I don't know about that. I would combine these two ideas into yet another interpretation. THIS --our world, our civilization as Homo sapiens-- that we deal with here DOES COME FROM the leaves--HUMANITY-- of the past.... Why else would MZD cite so many quotes from ancient history up through our modern times?

                        Comment


                        • #13
                          It seems like a stupid question at first, doesn't it?

                          I'm no linguist, but I think the title of the norwegian or polish or some translation version is Het kaarten, which I think might mean something closer to "The Leaf ." but like I said, I'm no linguist. Just guessing.

                          You can probably figure it out better than I can; here's where I found it:

                          of Leaves in a language I am unfamiliar with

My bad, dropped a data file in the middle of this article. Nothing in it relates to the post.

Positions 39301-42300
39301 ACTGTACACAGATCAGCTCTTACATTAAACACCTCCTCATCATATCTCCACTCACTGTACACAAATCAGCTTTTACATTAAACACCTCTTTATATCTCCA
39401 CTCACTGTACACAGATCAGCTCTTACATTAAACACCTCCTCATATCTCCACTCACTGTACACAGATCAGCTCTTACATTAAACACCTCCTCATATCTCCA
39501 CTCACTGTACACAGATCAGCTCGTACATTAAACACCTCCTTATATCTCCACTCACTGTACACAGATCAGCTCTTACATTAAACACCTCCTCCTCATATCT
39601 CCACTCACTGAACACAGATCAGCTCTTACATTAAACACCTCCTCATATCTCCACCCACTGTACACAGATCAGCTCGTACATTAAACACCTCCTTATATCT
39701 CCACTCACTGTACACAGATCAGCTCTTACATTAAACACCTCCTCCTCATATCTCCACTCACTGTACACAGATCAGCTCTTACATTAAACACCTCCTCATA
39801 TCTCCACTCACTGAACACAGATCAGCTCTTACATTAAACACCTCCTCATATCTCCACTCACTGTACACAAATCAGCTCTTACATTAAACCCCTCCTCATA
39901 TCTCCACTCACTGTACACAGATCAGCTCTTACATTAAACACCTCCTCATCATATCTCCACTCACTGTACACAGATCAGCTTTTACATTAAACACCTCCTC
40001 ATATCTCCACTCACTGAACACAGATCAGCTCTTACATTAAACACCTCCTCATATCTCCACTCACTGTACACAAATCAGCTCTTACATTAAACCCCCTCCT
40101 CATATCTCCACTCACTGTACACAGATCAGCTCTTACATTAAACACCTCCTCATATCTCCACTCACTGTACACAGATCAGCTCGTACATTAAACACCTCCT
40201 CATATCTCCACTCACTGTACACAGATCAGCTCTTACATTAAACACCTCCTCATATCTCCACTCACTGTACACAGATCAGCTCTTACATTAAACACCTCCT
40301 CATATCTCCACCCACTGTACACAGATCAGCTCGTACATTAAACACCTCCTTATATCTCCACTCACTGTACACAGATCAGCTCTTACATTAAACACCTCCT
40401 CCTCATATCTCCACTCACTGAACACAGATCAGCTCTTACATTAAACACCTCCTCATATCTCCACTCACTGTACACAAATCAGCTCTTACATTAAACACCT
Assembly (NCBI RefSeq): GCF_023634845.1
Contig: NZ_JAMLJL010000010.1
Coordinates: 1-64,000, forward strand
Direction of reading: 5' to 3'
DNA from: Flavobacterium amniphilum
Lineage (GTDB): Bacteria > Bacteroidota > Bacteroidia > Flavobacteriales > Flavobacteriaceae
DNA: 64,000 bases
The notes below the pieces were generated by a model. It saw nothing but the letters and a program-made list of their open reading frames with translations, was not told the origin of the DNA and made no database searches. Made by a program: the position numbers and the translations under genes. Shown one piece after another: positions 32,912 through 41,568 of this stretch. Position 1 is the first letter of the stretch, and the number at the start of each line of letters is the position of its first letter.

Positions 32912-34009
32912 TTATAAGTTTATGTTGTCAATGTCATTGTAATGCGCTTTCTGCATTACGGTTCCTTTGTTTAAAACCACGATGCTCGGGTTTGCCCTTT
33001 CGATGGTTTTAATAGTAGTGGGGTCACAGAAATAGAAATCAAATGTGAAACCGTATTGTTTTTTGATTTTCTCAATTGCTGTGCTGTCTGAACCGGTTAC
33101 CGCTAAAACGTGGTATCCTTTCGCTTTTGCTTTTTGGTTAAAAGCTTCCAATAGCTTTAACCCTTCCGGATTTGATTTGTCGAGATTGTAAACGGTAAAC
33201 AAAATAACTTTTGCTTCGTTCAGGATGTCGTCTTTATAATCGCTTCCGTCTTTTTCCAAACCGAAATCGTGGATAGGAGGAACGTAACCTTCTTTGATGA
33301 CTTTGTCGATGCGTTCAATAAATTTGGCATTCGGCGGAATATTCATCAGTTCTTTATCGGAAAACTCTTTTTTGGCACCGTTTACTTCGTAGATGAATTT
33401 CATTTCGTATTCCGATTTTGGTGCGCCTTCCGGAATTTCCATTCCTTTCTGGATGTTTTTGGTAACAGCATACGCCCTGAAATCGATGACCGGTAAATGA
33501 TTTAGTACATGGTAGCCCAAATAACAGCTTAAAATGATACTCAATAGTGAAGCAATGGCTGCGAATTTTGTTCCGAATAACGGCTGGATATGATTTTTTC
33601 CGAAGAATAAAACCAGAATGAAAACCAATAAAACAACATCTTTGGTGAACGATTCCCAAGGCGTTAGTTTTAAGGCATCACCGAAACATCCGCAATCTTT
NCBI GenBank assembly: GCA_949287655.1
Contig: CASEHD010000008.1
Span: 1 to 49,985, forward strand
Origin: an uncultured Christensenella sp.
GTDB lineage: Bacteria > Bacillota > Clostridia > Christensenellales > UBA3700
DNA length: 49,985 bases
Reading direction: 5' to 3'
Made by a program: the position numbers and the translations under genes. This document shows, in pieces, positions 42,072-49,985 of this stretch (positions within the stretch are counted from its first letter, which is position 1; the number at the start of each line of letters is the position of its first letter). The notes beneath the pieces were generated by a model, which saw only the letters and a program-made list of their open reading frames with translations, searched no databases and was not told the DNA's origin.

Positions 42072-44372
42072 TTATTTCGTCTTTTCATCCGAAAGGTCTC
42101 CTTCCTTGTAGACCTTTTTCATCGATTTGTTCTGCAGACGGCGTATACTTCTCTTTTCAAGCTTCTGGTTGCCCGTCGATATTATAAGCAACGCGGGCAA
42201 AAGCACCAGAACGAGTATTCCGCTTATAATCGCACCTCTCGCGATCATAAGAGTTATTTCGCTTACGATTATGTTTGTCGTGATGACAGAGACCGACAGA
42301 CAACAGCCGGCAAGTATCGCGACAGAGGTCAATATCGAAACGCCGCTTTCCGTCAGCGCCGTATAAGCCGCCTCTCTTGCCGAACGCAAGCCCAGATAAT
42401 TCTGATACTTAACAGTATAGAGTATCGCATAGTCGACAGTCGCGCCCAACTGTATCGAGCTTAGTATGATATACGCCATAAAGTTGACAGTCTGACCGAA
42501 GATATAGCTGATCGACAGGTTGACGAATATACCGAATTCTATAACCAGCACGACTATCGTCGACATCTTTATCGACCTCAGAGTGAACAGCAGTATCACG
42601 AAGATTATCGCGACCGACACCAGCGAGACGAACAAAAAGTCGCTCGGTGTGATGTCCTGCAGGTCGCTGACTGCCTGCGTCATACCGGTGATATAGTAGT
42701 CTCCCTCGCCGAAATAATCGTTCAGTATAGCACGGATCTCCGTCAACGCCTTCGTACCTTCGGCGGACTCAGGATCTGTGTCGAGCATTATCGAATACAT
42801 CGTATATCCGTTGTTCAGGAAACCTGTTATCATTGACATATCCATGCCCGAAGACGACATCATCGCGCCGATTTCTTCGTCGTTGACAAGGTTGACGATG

[ May 30, 2002: Message edited by: hello? ]

                          Comment


                          • #14
                            It seems like a stupid question at first, doesn't it?

                            I really agree with John B.--I think MZD has a great love for puns, and the title is no exception. Everyone's theories here are valid, and they all could be true.

                            As for from Leaves, I think that it all stems back to Yggdrasil. In my opinion, Yggdasil is the key to this book, and the is some sort of manifestation, connection or actual physical being of or to that tree. So, from leaves? Not so hard to see that one, too.

                            *s

                            Comment


                            • #15
                              It seems like a stupid question at first, doesn't it?

                              It sounds to me like this relates to the stuff hidden in footnote 75.

                              And before you say "There's nothing hidden in footnote 75 - its a red herring". You need to decode the whole thing - some interesting things appear here and there that seem to tie in with this thread:

                              "She said memories mean all but they are all dead."

                              "I wait now only for the wind."


                              [ August 08, 2002: Message edited by: fatwoul ]

                              Comment

                              Working...
                              X